In my live-work space, I look at the straight-line indentations that divide the concrete floor in perfect rectangular shapes. Within those lines, I place scissors with engraved words on their blades. The words included on them are taken from cartography books and survey manuals; the oldest of which is from the Land Ordinance of 1785 about the US rectangular system of surveys. Phrases like “chisel linearity,” “boundary establishment,” “land subdivision,” and “zenith angle,” appear on those blades. Institutionalized lines are dividing states, countries, and land in general. Cartographers use words and lines to break up physical spaces throughout the globe; these words are often the result of soldiers enforcing these boundaries. The installation space is filled with a sound that resembles the sound of scissors cutting coarse paper coming out from the desk. Up close, it is the sound of soldiers marching. As a promise for renewal, in front of the scissors, I mend the gaps with clay.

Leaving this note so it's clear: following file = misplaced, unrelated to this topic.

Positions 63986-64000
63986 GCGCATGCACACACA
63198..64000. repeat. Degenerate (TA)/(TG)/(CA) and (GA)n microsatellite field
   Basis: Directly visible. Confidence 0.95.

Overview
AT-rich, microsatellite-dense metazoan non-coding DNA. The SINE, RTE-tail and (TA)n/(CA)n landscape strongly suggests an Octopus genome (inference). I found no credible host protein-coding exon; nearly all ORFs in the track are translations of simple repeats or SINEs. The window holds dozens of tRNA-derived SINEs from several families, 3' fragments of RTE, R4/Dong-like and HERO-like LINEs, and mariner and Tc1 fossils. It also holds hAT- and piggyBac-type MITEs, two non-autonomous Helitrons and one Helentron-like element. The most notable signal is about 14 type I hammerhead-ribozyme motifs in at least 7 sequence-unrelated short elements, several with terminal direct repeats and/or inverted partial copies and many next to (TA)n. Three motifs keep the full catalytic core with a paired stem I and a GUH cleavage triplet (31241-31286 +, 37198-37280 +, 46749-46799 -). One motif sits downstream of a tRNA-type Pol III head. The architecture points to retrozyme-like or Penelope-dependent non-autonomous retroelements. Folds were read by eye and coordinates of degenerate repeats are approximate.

Location: Bemis Art Center for Contemporary Arts